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Hepatitis B Is Found Throughout The World But Some Countries And Regions Present A Higher Risk Of Hepatitis B Transmission
Countries with a high prevalence of hepatitis B include Africa, Asia, the Pacific Islands, and certain parts of Central and South America. In these regions, hepatitis B is often spread through contact with contaminated blood or other body fluids. If you are planning to travel to any of these areas, it is important to get vaccinated against hepatitis B before you go.
If you are traveling to a country where hepatitis B is common, make sure to get vaccinated against the virus. The hepatitis B vaccine is safe and effective, and its the best way to prevent hepatitis B infection.
If you are travelling to any of these areas, it is important to talk to your health care provider about getting vaccinated against Hepatitis B. There are several options available for Hepatitis B vaccination through Swift Clinics, such as Twinrix or Engerix.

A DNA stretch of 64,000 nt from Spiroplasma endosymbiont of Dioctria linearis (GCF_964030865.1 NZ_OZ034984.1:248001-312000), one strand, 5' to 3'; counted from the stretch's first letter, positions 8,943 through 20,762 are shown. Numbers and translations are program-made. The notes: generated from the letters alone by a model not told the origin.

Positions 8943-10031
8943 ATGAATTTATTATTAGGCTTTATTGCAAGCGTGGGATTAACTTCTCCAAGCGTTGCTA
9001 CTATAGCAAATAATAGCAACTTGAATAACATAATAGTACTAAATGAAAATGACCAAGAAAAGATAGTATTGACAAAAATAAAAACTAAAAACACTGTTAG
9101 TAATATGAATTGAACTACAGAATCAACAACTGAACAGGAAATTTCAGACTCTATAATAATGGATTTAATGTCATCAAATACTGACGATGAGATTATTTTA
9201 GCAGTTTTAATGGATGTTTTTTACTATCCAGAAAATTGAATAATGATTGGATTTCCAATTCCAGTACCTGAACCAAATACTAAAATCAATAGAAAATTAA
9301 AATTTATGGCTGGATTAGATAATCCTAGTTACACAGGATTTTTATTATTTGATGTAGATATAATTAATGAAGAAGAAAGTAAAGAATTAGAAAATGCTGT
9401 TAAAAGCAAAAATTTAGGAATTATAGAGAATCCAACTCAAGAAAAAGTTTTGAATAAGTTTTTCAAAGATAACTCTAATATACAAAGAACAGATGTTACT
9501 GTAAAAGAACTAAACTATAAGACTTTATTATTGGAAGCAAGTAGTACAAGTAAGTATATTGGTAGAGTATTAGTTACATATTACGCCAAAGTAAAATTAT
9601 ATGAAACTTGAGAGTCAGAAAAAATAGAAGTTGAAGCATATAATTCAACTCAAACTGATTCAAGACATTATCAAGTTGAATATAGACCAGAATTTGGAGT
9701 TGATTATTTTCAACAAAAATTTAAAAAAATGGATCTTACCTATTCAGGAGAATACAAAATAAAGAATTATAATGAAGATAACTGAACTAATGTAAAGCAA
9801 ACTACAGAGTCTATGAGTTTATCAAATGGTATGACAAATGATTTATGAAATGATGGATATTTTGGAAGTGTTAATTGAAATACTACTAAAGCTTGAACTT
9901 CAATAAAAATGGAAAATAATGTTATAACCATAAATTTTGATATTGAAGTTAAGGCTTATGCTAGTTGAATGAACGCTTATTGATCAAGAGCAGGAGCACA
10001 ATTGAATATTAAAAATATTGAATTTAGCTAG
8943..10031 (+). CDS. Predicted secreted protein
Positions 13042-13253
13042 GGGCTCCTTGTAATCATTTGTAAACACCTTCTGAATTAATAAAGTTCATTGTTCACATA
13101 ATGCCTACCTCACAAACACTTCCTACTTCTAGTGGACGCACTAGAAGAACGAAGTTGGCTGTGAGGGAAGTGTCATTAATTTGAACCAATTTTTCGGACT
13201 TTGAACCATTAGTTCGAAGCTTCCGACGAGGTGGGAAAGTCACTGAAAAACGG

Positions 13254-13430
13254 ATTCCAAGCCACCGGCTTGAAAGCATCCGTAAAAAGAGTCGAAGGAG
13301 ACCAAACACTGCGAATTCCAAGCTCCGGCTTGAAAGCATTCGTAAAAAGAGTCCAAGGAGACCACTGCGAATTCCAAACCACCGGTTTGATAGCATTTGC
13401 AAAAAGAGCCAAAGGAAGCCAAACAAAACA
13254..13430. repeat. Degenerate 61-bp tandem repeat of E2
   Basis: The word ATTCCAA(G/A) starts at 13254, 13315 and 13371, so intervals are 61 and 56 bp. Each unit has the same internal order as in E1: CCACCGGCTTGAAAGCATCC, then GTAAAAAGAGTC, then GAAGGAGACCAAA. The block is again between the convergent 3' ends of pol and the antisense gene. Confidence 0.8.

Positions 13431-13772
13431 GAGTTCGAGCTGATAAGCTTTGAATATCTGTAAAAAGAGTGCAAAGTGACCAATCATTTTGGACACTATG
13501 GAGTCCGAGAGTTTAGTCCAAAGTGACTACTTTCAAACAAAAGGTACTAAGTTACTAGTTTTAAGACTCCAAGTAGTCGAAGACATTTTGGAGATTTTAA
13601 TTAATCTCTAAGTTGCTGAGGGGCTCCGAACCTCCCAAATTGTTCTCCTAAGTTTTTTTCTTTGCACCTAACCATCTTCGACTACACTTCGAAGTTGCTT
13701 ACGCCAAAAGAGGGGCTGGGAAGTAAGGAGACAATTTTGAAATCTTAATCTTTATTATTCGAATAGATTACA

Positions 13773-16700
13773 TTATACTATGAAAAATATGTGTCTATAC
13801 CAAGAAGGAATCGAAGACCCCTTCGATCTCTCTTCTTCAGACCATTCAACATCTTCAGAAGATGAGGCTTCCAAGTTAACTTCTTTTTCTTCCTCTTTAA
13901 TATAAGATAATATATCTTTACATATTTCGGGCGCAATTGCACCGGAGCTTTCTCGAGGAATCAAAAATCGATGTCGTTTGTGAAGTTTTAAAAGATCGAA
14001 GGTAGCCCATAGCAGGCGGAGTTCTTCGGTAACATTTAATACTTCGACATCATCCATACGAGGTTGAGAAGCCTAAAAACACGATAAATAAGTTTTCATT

You can schedule your appointment online now by clicking here, or call us at our toll-free number.
Are There Any Dangers Or Side Effects Associated With The Vaccine
It’s good to know you cannot become infected by getting the hepatitis A vaccine. But in very rare cases, people can have a severe allergic reaction to the hepatitis A vaccine. This occurs within a few minutes to hours of getting the shot. In extremely rare cases, this reaction can be fatal. It’s important to remember that the risks from the disease are much greater than the risk from the vaccine itself.
Signs of a severe reaction to the hepatitis A vaccination include:
- High fever
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Persons New To Canada